In what might be David Cronenberg’s largest acting role, the meister of body horror delivers a typically subdued and thoughtful performance, and complements a quirky, emotional drama, what might altogether be the greatest apocalypse film of all time.
That is, apocalypse without the post — while better than many post-apocalypse movies, Last Night is relatively unique in being before the bang. And just as ‘unique’ must exist without a modifier, Last Night co-exists with several like it, but this is independent film sensibility as applied to science-fiction template.
Don’t go — trust me, I hate that sensibility too. Not just the stereotypically self-important, know-nothing, is-nothing post-Clerks can of garbage repackaged, thrown away, packaged once more, and discarded with futile finality, but for the sheer boringness. Now, ‘boring’ is a criticism any self-respecting critic is careful to use, because it tends to endow the film in question a mystique it doesn’t deserve, but the movies I nebulously reference here are boring as product of being ‘write-what-you-know’ straight outta film school bullshit.
You know who did a good one of those? John Singleton, in 1991 coming out of UCLA. At the end of the composition of Boyz N the Hood, Singleton cried. Turns out he actually had a story to tell — that much is evident on screen. But I don’t trust John Q. Dickhead over here who threw Syd Field’s Screenplay into the trash and then blasted Final Draft with barely extrapolated memoir bursts from the mind of a middle-class, college-educated blando kalrissian douche asshole.
Nor the filmmakers who started out that way.
As a big fan of actors, I’ve been burned countless times (three times) on movies headlining actors I like that were nothing! I will not name names, but these are movies with no character, no story — the only thing that remains on that celluloid (because it would have to be celluloid, right? [anti-douche is still douche, you prick]) is the sensibility.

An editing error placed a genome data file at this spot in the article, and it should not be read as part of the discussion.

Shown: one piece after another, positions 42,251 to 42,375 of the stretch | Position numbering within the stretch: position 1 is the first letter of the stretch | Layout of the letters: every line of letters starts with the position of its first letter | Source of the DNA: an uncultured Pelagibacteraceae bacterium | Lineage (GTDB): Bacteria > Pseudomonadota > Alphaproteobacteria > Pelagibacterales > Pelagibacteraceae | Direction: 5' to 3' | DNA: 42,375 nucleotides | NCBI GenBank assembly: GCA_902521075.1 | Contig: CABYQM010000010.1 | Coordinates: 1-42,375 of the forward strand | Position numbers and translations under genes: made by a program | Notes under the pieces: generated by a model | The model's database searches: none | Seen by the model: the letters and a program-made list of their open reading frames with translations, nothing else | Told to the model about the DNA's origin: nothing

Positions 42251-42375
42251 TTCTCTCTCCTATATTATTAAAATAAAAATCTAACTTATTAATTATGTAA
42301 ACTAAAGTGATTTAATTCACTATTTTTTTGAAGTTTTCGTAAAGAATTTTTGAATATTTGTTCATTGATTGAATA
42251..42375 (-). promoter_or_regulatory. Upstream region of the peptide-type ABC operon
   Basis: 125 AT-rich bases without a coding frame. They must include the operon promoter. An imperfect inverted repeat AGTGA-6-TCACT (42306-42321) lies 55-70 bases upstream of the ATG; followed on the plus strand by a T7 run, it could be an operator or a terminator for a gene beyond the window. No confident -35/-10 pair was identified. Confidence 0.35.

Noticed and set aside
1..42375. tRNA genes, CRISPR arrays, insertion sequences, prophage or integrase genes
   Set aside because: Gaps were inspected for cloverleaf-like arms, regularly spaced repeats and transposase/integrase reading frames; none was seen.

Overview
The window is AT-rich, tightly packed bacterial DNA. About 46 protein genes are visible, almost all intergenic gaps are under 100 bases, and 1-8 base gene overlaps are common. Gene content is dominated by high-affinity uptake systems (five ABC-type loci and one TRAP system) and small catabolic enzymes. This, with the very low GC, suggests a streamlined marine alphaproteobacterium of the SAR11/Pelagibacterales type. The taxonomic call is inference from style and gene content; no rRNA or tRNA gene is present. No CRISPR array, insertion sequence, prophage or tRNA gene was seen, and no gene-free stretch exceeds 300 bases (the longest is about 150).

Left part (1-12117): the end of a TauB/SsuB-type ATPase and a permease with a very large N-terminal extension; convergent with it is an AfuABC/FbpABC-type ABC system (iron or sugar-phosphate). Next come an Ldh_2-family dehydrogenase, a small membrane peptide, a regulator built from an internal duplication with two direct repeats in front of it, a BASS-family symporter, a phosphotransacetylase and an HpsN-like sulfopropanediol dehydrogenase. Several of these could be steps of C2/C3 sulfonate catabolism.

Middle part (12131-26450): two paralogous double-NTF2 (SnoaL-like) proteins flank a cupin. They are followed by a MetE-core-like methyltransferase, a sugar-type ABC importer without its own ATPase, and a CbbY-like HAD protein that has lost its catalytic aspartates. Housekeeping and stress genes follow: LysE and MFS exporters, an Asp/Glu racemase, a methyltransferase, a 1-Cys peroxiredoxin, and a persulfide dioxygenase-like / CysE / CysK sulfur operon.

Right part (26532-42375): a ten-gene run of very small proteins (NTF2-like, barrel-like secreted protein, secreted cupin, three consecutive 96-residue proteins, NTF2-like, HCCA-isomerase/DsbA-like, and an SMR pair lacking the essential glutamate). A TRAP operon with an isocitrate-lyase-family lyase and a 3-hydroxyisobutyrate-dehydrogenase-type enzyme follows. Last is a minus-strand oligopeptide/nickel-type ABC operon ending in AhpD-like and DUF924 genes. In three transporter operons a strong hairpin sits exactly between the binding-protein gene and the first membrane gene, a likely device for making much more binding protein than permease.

So how the fuck do I like this movie?
Even if Don McKellar is taking from his life, which he may or not be, this is a perfect premise to do so. If these fuckheads I’m theorizing about above really want to ask “who am I?” then do it in an interesting way! Just like with this movie, which posits a scenario where layers of ourselves are stripped away.
The most affecting and heart-breaking moment is when his male friend of many years asks if he’d like to have sex with him. In a movie about the end of the world, such a fantastical thing is best realized like this, without cold statistics or aerial shots of panic, but zooming into human people, and seeing them as more human than they even knew was possible.
I love David Cronenberg, and I love him as an actor. I’ve read too many repetitive interviews to keep trying, so I’ll put the task out to you — if you can find anyone asking him about his acting, I’d love to know what he says.
Especially if he talks about Jason X.